We created an inspirational visual palette of design drivers to translate the project’s context into design concepts. In addition we were guided by the idea that the new housing should be resilient, interwoven, connected, and remain true to its industrial past.


Community resilience is a measure of the sustained ability of a community to utilize available resources to respond to, withstand, and recover from adverse situations. In an economic sense, this project as affordable housing will utilize the resources of the larger development to enable socio-economic housing diversity. Physically, the project must consider its nearby waterfront in selecting materials and details that can effectively withstand the elements.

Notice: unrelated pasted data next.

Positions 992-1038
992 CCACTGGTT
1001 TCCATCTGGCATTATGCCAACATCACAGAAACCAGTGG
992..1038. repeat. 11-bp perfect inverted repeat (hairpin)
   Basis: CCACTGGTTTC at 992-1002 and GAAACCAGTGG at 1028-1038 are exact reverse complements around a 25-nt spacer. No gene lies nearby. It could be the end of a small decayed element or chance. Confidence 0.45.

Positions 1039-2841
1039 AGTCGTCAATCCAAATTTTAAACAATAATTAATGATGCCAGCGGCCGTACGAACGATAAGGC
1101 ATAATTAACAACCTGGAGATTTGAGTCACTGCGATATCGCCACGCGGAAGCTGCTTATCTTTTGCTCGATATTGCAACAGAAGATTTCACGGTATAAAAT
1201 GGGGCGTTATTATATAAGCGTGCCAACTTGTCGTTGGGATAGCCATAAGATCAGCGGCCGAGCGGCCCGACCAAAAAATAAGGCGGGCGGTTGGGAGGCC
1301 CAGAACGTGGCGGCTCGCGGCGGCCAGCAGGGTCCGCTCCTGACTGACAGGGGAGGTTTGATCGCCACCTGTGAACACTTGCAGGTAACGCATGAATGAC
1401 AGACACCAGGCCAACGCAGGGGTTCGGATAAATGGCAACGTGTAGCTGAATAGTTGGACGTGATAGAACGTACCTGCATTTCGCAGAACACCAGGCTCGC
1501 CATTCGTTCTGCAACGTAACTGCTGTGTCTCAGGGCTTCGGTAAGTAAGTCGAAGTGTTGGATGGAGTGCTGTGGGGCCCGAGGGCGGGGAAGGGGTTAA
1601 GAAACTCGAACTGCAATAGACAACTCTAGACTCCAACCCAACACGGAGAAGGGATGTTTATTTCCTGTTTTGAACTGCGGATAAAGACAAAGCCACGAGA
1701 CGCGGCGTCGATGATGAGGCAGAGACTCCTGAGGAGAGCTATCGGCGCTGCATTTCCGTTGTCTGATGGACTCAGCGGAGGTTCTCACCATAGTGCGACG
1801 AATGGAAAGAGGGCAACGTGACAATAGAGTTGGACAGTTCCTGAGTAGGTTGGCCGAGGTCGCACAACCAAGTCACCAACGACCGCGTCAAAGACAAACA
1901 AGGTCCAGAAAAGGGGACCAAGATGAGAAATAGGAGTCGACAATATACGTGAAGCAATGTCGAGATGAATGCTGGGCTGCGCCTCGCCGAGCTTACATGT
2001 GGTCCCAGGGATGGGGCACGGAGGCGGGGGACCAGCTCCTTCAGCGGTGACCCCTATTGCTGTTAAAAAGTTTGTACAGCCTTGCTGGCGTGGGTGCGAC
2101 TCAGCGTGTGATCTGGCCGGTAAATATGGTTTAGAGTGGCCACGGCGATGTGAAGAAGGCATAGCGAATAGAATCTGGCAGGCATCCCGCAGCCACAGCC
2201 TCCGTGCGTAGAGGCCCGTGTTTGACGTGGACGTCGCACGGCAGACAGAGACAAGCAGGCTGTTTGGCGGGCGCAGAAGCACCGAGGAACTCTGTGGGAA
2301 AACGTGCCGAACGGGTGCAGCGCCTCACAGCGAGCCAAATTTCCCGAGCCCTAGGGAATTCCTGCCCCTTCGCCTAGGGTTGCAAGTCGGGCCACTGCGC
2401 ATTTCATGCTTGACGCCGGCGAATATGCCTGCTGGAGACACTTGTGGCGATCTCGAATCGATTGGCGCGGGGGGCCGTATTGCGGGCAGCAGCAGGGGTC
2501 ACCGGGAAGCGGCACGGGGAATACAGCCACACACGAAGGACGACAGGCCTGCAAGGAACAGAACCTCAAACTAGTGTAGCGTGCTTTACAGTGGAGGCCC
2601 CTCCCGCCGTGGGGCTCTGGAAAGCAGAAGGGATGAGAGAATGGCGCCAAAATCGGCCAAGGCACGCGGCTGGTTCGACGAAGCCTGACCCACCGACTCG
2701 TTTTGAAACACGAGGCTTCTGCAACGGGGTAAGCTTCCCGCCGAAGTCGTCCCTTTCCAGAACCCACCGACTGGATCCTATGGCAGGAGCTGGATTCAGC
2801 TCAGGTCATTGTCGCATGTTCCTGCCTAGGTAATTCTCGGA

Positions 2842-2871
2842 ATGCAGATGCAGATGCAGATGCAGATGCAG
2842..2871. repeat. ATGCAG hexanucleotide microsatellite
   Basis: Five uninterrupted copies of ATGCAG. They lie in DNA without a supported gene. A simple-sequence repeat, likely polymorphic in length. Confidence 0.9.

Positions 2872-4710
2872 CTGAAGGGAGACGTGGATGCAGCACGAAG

At the neighborhood scale, Brooklyn Basin will weave disconnected fragments of Oakland together, along the waterfront and through 5th Avenue. At the project scale, the two developments provide a potential for low-income intergenerational families to live in close proximity to one another. Interwoven façade precedents show how simple massing and repeated patterns can be enlivened with active fenestration and a limited material palette used in a variety of conditions.


Creating connections both within the project, the environment, and the larger community are key to a successful design. The open courtyard design connects this project to the waterfront. A grand stair is located at the focal point of Brooklyn Basin Way to connect the sidewalk to the upper podium. The family housing is connected to the senior housing through the glass ground floor community spaces of the senior housing. Views from the corridors and common spaces connect to the courtyard throughout the project.